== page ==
Secret Life of a Fool opens with a plane crash. Andrew Palau and his family were on their way to visit his inlaws in Jamaica (yeah, I know. Mine used to live in Hawaii, which was nice, but now they live in the California desert, a place without much in the way of ocean breezes and fruit drinks with funny straws) when their plane went off the runway and broke into 3 pieces, narrowly avoiding landing in the ocean. No one is killed or even seriously injured, although Andrew needs 27 stitches on his face. The event has the effect of crystallizing his past for him; as he reflects on his life, he realizes he needs to share what he’s learned. The result is this book, “a story arc that tells how a life that was discarded and broken can be gathered up again and remade.” (p. 21)
Andrew Palau is the youngest son of famed evangelist Luis Palau, and he grew up in a loving and healthy home where he constantly pushed the boundaries. Born with a thrill-seeking personality, he spent a large portion of his adolescence building molotov cocktails and rolling realistic dummies under cars to freak out their drivers. He describes hiding on a bridge with a friend and waiting till they could see the headlights of an approaching car, then launching a lit gallon of gas off the bridge just to watch the headlights swerve. (Quote: “Fire was an attention grabber.” p. 15. Uh, yeah.) They intended to hurt no-one and managed not only to succeed at that, but to not get caught, as they scampered off into well-known woods to hide. Andrew grew up in Portland, Oregon, where I now live, and I can imagine some of his antics pretty well.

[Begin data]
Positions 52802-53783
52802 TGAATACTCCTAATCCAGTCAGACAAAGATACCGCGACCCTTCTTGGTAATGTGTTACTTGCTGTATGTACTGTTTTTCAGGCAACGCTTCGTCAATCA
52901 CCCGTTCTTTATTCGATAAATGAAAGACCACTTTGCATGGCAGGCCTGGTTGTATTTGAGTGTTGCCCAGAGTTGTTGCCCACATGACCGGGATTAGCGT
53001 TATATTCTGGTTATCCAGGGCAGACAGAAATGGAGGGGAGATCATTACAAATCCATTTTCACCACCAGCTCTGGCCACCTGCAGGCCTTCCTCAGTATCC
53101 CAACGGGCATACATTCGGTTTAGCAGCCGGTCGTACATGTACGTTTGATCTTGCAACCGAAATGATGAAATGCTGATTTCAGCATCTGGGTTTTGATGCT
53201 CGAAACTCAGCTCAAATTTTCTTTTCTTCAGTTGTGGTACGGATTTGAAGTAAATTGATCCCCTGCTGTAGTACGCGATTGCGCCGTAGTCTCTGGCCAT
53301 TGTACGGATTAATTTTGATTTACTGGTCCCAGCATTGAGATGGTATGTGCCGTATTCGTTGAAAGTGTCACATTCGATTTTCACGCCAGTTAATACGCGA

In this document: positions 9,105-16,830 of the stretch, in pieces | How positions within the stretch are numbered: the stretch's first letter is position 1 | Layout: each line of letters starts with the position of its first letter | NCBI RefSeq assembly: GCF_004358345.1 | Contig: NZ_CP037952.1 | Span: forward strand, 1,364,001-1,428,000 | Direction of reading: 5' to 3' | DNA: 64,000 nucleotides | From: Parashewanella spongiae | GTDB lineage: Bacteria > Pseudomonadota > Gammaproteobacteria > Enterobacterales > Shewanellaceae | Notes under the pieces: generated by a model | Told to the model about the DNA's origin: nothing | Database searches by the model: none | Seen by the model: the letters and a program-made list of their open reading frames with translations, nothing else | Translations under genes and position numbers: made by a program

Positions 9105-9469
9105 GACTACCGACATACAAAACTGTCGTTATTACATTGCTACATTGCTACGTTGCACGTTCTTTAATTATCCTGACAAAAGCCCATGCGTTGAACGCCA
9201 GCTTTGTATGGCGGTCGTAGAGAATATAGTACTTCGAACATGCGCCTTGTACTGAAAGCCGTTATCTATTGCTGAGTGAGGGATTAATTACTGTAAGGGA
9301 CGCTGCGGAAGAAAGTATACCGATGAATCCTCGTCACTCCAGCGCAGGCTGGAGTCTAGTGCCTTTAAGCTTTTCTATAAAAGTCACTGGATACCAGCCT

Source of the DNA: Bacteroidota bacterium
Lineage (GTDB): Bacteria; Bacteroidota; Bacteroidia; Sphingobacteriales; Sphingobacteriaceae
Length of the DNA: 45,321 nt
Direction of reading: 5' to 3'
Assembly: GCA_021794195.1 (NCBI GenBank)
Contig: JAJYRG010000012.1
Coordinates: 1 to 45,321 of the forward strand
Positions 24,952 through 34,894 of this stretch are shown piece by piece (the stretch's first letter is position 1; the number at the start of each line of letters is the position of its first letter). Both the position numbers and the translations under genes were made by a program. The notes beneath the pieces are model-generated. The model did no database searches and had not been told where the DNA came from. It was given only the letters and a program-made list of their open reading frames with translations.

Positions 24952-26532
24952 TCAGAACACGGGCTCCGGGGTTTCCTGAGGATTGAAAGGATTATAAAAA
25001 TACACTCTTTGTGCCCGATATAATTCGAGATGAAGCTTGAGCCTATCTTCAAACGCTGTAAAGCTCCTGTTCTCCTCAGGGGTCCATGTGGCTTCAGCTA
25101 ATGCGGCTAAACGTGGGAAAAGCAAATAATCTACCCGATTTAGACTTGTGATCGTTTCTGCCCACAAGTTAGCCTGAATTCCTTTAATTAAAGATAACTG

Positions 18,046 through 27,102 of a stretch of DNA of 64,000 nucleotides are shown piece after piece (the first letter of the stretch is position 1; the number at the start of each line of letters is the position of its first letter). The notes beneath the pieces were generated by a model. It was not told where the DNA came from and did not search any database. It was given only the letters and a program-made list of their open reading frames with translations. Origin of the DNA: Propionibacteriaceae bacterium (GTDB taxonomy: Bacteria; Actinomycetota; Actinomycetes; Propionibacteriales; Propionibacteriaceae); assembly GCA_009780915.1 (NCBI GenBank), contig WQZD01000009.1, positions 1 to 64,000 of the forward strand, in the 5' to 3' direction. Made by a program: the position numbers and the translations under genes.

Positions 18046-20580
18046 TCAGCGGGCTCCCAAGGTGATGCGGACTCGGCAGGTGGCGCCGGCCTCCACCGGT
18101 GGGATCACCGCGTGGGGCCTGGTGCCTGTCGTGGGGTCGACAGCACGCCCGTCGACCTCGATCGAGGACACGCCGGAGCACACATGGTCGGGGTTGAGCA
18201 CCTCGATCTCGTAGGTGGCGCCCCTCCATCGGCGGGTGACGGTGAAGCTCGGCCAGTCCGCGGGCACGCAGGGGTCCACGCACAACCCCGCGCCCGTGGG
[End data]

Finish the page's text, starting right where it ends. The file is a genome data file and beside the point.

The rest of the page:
As you can imagine, Andrew’s thrill seeking grew more intense, including drunk driving, drugs, and an all-out party lifestyle. He went to the University of Oregon, where he lived in a fraternity and drank his way through college, but he managed to emerge with a degree and began to pursue a career in retail business. He moved to Boston but continued his partying ways, always seeking ways to keep busy to avoid being alone with his thoughts. If he was ever not out with friends, he would fall asleep to the TV, anything to avoid having to face the empty void that his life had become.
His father, Luis Palau, invited him to accompany the family to an open-air festival in Jamaica, and that was the beginning of a vast change for Andrew, as he discovers that no matter how bad his previous choices were, they were insignificant before the vastness of God’s grace.
Secret Life of a Fool is raw and honest. Andrew doesn’t hold back from exposing his past, and the shame he now feels of things he used to be proud of. Yet it’s a book that holds out a tremendous promise, of forgiveness, reconciliation and grace.
Elizabeth has experienced much grace in her own life as well. Read more at her blog Planet Nomad.